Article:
As a safety precaution, students are prohibited from being in the hallways while class is in session. During a typical school day, if students need to leave their classrooms, they can request a hall pass from the teacher. The pass can then be shown to staff who are monitoring the halls while class is in session. A No-Pass Day disallows classroom teachers from giving hall passes to students.

According to TF South records, only one No-Pass Day has been called during the 2022–2023 school year, on Friday, December 2. Principal Gourley explained that it was called on a day when hall coverage was limited because of staff illnesses or other absences. Without enough staff available to monitor hallways, Gourley requested, “Please do not issue passes to students for anything other than a legitimate emergency. (Use your best professional discretion.) Please continue to honor any passes that come from offices requesting to meet with students or sending them back to class. Thanks for your support and cooperation and let’s all make an effort to be visible during passing periods throughout the day.” (December 2, 2022, email from Jake Gourley to TF South Group)

Regarding locked restrooms

In Principal Gourley’s email to families, he also addressed the issue of locking student restrooms at TF South: “There have been occasions when student bathrooms have needed to be locked for safety and hygiene reasons but never for punitive reasons. This includes one bathroom that has had to be repainted four times since spring break [April 3–6] because of vandalism. Additionally, several soap dispensers have been broken off the walls, sinks destroyed, and toilet paper in the stalls has been soaked with urine which leaves the bathroom in an unsanitary state and necessitates a hygienic deep clean. In these circumstances, I have authorized a temporary bathroom closure during the repair and/or deep-cleaning and directed our Deans’ office to review camera footage to try and identify the culprits.”

Regarding the canine search

In a phone call on Thursday, April 27, Principal Gourley explained to The Lansing Journal that a canine search is common practice not only at TF South, but also throughout the country. “It is not done because we believe students are criminals,” he said, “but it’s a proactive measure to keep the building safe and drug-free.” This same explanation was included in the email Gourley later sent to TF South families.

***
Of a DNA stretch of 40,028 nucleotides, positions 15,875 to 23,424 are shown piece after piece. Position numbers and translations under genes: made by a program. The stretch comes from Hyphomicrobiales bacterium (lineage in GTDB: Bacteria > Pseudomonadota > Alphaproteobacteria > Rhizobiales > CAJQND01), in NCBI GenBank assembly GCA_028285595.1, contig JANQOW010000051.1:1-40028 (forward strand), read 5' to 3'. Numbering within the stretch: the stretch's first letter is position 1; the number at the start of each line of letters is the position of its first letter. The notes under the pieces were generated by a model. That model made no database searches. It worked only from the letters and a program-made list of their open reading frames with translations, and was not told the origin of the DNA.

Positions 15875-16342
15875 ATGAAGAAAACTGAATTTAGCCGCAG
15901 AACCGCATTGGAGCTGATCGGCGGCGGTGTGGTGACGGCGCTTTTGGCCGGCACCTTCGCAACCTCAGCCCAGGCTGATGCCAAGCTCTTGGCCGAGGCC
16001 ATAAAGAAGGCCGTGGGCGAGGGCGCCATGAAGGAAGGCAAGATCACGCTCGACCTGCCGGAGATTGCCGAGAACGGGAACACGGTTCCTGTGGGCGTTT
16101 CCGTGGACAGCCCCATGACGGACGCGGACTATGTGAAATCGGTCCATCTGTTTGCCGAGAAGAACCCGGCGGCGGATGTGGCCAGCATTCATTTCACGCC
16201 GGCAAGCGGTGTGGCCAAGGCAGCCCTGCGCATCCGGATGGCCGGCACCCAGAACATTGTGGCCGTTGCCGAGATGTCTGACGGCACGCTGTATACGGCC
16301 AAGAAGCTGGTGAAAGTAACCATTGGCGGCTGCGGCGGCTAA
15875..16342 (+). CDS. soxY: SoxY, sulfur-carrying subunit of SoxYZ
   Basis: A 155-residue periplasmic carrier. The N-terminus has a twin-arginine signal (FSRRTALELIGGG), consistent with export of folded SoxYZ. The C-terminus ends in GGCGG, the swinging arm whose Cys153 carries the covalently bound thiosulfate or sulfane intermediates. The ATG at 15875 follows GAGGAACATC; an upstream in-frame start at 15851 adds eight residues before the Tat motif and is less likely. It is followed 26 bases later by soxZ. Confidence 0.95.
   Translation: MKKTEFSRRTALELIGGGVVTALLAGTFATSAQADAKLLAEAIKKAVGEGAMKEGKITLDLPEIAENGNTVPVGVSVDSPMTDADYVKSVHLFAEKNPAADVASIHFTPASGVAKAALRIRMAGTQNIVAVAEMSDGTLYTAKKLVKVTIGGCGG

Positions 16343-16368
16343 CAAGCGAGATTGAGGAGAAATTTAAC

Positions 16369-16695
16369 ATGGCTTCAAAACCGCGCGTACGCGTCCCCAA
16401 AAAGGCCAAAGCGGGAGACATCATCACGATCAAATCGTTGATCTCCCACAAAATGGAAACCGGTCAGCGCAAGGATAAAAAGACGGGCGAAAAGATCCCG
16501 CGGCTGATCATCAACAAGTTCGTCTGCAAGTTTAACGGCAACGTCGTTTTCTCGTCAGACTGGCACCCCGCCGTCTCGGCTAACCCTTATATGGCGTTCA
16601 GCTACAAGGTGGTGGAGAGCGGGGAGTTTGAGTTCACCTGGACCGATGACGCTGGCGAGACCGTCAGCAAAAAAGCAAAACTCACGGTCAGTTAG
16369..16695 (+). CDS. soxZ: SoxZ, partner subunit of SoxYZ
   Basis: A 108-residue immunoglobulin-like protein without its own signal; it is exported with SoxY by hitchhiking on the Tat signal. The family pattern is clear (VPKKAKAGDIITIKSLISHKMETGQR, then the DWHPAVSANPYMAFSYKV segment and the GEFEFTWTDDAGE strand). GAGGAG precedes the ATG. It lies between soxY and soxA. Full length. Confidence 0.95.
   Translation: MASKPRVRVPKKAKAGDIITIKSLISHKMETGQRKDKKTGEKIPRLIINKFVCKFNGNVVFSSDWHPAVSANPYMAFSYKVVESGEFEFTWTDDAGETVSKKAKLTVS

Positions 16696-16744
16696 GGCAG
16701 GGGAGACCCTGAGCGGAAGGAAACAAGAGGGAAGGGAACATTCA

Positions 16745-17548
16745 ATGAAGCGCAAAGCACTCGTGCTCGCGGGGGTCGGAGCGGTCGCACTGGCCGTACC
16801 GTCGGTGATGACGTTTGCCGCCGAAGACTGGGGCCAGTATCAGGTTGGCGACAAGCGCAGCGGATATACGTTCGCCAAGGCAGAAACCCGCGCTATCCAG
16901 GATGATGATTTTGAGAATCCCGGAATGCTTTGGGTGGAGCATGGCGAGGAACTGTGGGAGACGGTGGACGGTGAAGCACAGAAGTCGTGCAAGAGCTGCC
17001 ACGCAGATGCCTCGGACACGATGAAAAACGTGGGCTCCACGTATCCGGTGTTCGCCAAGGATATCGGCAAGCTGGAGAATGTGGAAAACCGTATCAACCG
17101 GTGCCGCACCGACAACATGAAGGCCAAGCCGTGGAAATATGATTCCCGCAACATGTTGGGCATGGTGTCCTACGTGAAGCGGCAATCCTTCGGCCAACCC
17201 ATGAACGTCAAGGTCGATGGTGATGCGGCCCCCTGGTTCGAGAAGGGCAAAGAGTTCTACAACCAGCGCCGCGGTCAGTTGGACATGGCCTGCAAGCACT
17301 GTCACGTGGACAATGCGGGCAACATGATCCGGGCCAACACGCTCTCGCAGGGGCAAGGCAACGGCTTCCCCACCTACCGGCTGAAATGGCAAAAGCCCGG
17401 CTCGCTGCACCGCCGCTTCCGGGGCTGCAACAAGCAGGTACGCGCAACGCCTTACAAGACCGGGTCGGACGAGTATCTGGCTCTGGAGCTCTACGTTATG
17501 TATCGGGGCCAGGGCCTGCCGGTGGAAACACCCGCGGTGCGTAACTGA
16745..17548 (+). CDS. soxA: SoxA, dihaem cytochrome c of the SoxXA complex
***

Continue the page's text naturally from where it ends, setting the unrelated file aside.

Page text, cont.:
Lansing Police Chief Al Phillips confirmed, “We have worked with TF South for as long as I have worked here, and that’s 25 years. We typically conduct a search once a year, but there may have been some years that were skipped due to COVID or some other reason.”

The only canine search conducted this school year was on November 19, 2022. Despite the long history of the practice, Gourley recognizes that for many students currently in school, this may have been their first experience with a canine search, as this was the first search conducted since the COVID-19 pandemic. Even so, K-9 Luna searched only hallways, not classrooms, and students had no interaction with the dog or any other officers.

No drugs were found during the canine search, but K-9 Luna did alert her handlers to two mace sprayers and one taser. These are considered weapons under the Illinois School Code.

Statement from Principal Gourley to TF South families

On Friday, April 28, in response to the public comments made at Tuesday’s school board meeting, Principal Gourley sent an email to TF South families.

“You may have been hearing of concerns of students and families regarding a few conditions at TF South,” the email began. “I also have heard these concerns and want to address them directly with factual information.”

The email provided detailed information in the following categories:

  • Student bathrooms being locked
  • K-9 Searches
  • No-Pass Days
  • Student Equity Leadership (SEL) Club
  • Curriculum Rigor

Gourley’s email continued, “It is my hope that any misconceptions are now cleared up and that any questions are directed to me first to allow me, in my role as principal, to remedy concerns. I know we strive to provide the best educational experience for all of our students and working together we can ensure positive outcomes for all our scholars.”

TF South High School is located at 18500 186th Street in Lansing.

The District 215 School Board meets at Thornton Fractional Center for Academics and Technology, which is located at 1605 Wentworth, Calumet City, Illinois. Board meetings are typically held on the fourth Tuesday of the month at 6 p.m., and Committee of the Whole meetings are held the second Wednesday of the month at 6 p.m., except June and July. Meetings are open to the public.

public comments
District 215 includes three schools in addition to TF South — TF North, the Center for Academics and Technology, and the Center for Alternative Learning. The Center for Academics and Technology also hosts meetings of the District 215 School Board. (Photo: Melanie Jongsma)
Melanie Jongsma
Melanie Jongsma
Melanie Jongsma grew up in Lansing, Illinois, and believes The Lansing Journal has an important role to play in building community through trustworthy information.